You are using an older browser version. Please use a supported version for the best MSN experience.

Colourful Sydney identity and garbage collector Tom Domican SUES King of the Cross John Ibrahim for 'portraying him as a hitman and drug dealer' - and wants his best-selling book pulped

Daily Mail logo Daily Mail 23/07/2018 Stephen Gibbs

a person posing for the camera: Sydney identity Tom Domican is suing nightclub boss John Ibrahim over his portrayal in Ibrahim's book Last King of the Cross. Domican launched his legal action late last week © Provided by Associated Newspapers Limited Sydney identity Tom Domican is suing nightclub boss John Ibrahim over his portrayal in Ibrahim's book Last King of the Cross. Domican launched his legal action late last week A colourful Sydney identity is suing John Ibrahim over the nightclub baron's portrayal of him in his best-selling memoir Last King of the Cross.

Tom Domican says Ibrahim defamed him by suggesting he was a hitman and had been involved in drug dealing during Sydney's 1980s so-called gang wars.

The 75-year-old's legal action promises to bring to life a colourful line-up of criminal characters and bloody events largely buried three decades ago.

a man standing in front of a building: John Ibrahim, pictured with a copy of his book Last King of the Cross, is writing another memoir. Ibrahim donated the advance for his first book to charities including Wayside Chapel © Provided by Associated Newspapers Limited John Ibrahim, pictured with a copy of his book Last King of the Cross, is writing another memoir. Ibrahim donated the advance for his first book to charities including Wayside Chapel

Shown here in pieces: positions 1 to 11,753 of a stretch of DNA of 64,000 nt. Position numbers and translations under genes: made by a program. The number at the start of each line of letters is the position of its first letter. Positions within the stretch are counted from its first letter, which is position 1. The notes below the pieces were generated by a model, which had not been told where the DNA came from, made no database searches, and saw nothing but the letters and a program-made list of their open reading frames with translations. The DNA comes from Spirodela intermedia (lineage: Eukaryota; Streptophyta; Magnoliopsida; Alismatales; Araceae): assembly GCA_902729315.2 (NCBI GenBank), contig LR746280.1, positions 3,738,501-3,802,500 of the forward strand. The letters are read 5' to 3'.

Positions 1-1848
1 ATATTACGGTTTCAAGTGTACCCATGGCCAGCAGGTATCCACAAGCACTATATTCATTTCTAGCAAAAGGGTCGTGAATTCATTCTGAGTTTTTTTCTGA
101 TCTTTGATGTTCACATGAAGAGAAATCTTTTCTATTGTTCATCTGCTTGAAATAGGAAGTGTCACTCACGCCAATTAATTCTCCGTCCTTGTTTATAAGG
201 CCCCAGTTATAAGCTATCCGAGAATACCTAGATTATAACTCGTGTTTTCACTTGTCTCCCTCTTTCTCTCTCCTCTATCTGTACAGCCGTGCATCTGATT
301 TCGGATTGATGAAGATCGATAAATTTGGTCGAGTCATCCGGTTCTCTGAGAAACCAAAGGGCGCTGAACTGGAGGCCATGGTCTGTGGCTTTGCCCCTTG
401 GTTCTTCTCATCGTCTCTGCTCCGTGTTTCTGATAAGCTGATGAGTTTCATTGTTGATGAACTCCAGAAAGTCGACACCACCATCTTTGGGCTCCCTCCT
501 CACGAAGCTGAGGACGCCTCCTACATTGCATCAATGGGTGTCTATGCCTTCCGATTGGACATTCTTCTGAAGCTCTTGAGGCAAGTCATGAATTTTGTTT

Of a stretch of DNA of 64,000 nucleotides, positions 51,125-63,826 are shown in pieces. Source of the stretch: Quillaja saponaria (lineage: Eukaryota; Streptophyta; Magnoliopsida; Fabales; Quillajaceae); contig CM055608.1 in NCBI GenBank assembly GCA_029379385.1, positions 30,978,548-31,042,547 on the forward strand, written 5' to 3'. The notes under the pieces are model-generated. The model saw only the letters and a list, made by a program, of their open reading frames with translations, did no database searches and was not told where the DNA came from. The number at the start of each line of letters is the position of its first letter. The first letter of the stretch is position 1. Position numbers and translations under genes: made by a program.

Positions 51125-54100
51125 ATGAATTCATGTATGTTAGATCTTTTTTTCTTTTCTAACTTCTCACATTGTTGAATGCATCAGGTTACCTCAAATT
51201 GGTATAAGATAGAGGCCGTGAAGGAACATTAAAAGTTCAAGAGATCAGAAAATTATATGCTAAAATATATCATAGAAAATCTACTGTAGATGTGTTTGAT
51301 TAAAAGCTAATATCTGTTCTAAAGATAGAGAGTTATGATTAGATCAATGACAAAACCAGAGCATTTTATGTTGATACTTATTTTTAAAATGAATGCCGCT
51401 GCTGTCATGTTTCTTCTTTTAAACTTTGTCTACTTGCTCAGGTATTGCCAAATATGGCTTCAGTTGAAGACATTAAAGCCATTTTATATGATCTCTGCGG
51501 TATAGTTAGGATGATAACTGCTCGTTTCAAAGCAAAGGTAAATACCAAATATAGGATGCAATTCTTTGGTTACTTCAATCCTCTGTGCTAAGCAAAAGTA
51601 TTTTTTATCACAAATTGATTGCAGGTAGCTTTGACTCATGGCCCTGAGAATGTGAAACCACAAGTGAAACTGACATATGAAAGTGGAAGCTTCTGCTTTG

Ibrahim wrote in his book that former detective Roger Rogerson, who has since been jailed for murder, approached him while the young entrepreneur was taking over the protection of Kings Cross strip clubs in the late 1990s.

He and Rogerson were 'used to talking straight to each other.' 

'So he comes right out and tells me a few people are not happy at me removing them from the Cross... and that there are people looking around to get rid of me,' Ibrahim wrote.

First-time author John Ibraham, pictured with girlfriend Sarah Budge, has been long-listed for a prestigious Australian Crime Writers Association's award for his book Last King of the Cross © Provided by Associated Newspapers Limited First-time author John Ibraham, pictured with girlfriend Sarah Budge, has been long-listed for a prestigious Australian Crime Writers Association's award for his book Last King of the Cross 'Tom Domican was approached but laughed it off.

'Tom had been involved in the first gang wars in Sydney twenty years earlier when him, Neddy Smith, Chris Flannery (Mr Rent-A-Kill himself) were all warring over Sydney turf back then for the lucrative illegal gambling machines and the heroin market.

'He knows [Ibrahim's brother] Sam and me and didn't want to be involved.'

Domican has retained solicitor Bruce Hall to instruct barrister Sue Chrysanthou in the case. Ms Chrysanthou is acting for Academy Award winner Geoffrey Rush in another defamation action before the courts.